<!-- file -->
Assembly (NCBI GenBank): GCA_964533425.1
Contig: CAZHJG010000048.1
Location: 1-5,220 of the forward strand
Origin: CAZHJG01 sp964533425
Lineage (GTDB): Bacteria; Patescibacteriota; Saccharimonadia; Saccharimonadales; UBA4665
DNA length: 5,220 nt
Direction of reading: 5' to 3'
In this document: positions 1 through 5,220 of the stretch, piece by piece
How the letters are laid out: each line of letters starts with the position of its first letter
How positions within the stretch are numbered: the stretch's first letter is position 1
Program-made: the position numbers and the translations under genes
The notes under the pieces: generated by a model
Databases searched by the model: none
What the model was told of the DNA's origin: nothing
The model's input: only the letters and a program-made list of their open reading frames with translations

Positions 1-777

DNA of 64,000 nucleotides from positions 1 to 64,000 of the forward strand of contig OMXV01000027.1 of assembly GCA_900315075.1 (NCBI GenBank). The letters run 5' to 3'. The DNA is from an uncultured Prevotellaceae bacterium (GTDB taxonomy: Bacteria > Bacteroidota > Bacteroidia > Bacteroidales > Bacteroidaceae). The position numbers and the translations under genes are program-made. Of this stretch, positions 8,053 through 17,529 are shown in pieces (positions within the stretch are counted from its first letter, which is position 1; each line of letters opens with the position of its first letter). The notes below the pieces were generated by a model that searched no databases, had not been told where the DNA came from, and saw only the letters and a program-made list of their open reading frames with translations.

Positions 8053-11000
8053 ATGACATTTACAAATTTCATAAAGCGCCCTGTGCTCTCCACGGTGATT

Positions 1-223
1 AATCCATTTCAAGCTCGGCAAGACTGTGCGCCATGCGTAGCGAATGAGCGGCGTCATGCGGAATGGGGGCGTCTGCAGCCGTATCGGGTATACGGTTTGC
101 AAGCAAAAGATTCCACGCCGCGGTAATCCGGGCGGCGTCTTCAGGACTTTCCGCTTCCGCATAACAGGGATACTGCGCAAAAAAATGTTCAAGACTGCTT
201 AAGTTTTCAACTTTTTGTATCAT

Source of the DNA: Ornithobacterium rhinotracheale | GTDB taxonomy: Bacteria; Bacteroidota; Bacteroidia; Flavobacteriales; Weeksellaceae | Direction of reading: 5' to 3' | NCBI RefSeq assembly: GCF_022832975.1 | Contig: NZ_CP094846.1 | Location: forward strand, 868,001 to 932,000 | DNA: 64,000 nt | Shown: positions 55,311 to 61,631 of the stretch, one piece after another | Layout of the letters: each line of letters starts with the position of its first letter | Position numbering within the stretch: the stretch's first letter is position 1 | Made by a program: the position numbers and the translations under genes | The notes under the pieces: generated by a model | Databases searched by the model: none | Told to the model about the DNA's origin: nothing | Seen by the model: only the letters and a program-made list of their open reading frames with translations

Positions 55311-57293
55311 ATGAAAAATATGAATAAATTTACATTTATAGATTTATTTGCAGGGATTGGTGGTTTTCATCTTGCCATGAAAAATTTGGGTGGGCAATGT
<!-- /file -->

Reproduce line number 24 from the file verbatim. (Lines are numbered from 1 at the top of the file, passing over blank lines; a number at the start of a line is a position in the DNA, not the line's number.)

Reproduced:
Source of the DNA: Ornithobacterium rhinotracheale | GTDB taxonomy: Bacteria; Bacteroidota; Bacteroidia; Flavobacteriales; Weeksellaceae | Direction of reading: 5' to 3' | NCBI RefSeq assembly: GCF_022832975.1 | Contig: NZ_CP094846.1 | Location: forward strand, 868,001 to 932,000 | DNA: 64,000 nt | Shown: positions 55,311 to 61,631 of the stretch, one piece after another | Layout of the letters: each line of letters starts with the position of its first letter | Position numbering within the stretch: the stretch's first letter is position 1 | Made by a program: the position numbers and the translations under genes | The notes under the pieces: generated by a model | Databases searched by the model: none | Told to the model about the DNA's origin: nothing | Seen by the model: only the letters and a program-made list of their open reading frames with translations